Caroline ffiske

The Tories need a more radical tax plan

The Tories need a more radical tax plan
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Today the Conservative Party announced that it would cut business rates for shops, cinemas and pubs. The proposal sounds great, but the moment you look at the detail, you groan. There's a percentage cut... to a discount... that applies to a subset – yawn. Has someone brought George Osborne back?

Recent polling shows that the Conservatives have become the party of the working class and they have always been the party of small business. In the remaining weeks of the election campaign, the Conservatives should be looking to make policy announcements that bind in the loyalty of these groups. Why are they tinkering when they could do something radical with a transformative impact?

Earlier this year, the Centre for Policy Studies (CPS) suggested such a thing. In a report, they suggested that small businesses should pay a single tax on a straight percentage of turnover. This would replace: PAYE, National Insurance, VAT, Business Rates, Income Tax and Corporation Tax (even the list is long). The CPS suggested that if the tax were set somewhere between 11.5 per cent and 13.5 per cent of turnover it would remain broadly revenue neutral.

Surveys of small businesses confirm that the heaviest regulatory burden they face is the complexity of complying with tax legislation. A report by the Federation of Small Businesses stated that 77 per cent of small firms use tax specialists to calculate their tax liability, spending a staggering £5,000 on average on tax compliance per year. It also suggested that small businesses lose an average of three weeks a year to tax compliance. A third of those surveyed said that tax had stopped them from growing their business.

Such a reform would save small businesses thousands of pounds in compliance costs as well as hundreds of hours a year spent dealing with taxes. This is time that should be devoted to running businesses, providing goods and services and creating employment. A simpler tax system would also enable people to trial new business ventures with lower up-front cost, risk, and worry, helping to create the innovation we need in a post-Brexit world.

Business rates are probably the most psychologically punishing of taxes – and do the most damage to our high streets. This is because you have to pay them irrespective of whether your business earns a single penny. Imagine being a young person who would like to test out a business idea in a shop front on a run-down high street. Knowing that business rates are payable without you having had a customer or earned a pound is enormously off-putting and damages high-street regeneration.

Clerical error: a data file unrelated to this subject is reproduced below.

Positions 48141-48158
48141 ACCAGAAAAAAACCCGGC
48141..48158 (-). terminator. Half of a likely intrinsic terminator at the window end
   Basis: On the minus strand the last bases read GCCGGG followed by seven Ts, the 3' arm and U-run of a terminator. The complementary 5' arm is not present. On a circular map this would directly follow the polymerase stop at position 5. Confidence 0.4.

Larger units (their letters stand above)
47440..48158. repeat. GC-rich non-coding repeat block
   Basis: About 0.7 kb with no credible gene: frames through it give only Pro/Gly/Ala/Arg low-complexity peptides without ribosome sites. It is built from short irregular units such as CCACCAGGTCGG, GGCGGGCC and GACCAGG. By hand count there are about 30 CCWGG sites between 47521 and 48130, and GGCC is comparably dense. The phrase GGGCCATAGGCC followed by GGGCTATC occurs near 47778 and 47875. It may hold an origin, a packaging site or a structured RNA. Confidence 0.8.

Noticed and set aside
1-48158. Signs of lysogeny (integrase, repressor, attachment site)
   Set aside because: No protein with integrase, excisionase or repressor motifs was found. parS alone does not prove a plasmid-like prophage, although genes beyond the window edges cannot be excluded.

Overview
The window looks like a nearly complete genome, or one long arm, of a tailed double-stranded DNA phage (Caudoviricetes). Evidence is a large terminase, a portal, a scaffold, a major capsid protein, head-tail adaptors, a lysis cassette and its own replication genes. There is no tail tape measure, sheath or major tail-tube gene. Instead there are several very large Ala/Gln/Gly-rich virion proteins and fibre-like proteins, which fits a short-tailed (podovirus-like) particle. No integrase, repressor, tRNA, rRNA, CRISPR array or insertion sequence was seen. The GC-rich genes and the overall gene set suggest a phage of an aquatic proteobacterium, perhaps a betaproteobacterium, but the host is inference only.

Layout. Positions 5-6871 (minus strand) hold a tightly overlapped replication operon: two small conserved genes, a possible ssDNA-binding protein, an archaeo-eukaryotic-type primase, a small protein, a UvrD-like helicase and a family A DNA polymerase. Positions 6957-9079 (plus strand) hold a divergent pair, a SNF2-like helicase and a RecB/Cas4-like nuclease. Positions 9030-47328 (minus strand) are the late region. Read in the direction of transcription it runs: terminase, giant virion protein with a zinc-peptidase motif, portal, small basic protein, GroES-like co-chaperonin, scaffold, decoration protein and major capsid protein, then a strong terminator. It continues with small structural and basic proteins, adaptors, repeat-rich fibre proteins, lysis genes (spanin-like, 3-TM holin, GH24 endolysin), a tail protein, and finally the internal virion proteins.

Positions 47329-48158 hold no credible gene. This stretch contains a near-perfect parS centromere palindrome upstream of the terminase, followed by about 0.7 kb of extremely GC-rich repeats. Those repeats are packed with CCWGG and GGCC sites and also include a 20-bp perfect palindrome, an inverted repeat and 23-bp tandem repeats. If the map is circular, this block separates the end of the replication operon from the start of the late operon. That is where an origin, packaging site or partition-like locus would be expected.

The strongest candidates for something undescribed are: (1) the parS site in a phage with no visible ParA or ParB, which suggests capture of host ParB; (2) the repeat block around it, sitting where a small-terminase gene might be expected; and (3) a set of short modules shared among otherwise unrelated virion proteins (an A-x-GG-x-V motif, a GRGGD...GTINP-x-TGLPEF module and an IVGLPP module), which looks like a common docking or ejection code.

The turnover tax sounds like a no-brainer – where is the downside? Well, different businesses have different underlying cost to revenue ratios. So if you use a turnover tax, some firms will pay more tax than others on their actual income. This sounds unfair. In reality, I would argue, unfairness is already baked into the UK's complex tax code. There are so many opportunities to claim additional deductions if you structure your business this way or that, or find a way to label costs as A instead of B, or ask your tax accountant to chase down every last opportunity for tax minimisation. Many small businesses are not aware of tax reduction opportunities simply because of the sheer complexity of it all. That unfairness would be removed. But a turnover tax could be voluntary – any small firm with disproportionately high underlying costs compared to revenue could continue to pay tax as they do today.

There are 5.8 million small businesses (with 0 to 49 employees) in the UK today, which account for three fifths of the employment in the UK. Many are family businesses. Small businesses are often rooted in the local community and are more likely to respond to community needs than anonymous corporate giants. Drastically cutting tax complexity for small businesses would give them some advantage back. It would literally give them hours in their week, as well as hard cash. Lowering start-up costs would reduce the risks of going into business and would spur UK innovation after Brexit. It would help regenerate the UK's high streets and create new opportunities for small businesses in struggling small towns. Cutting bureaucracy, supporting small businesses, building communities, energising struggling towns and regions. There's still time to get this commitment into the Conservative Manifesto.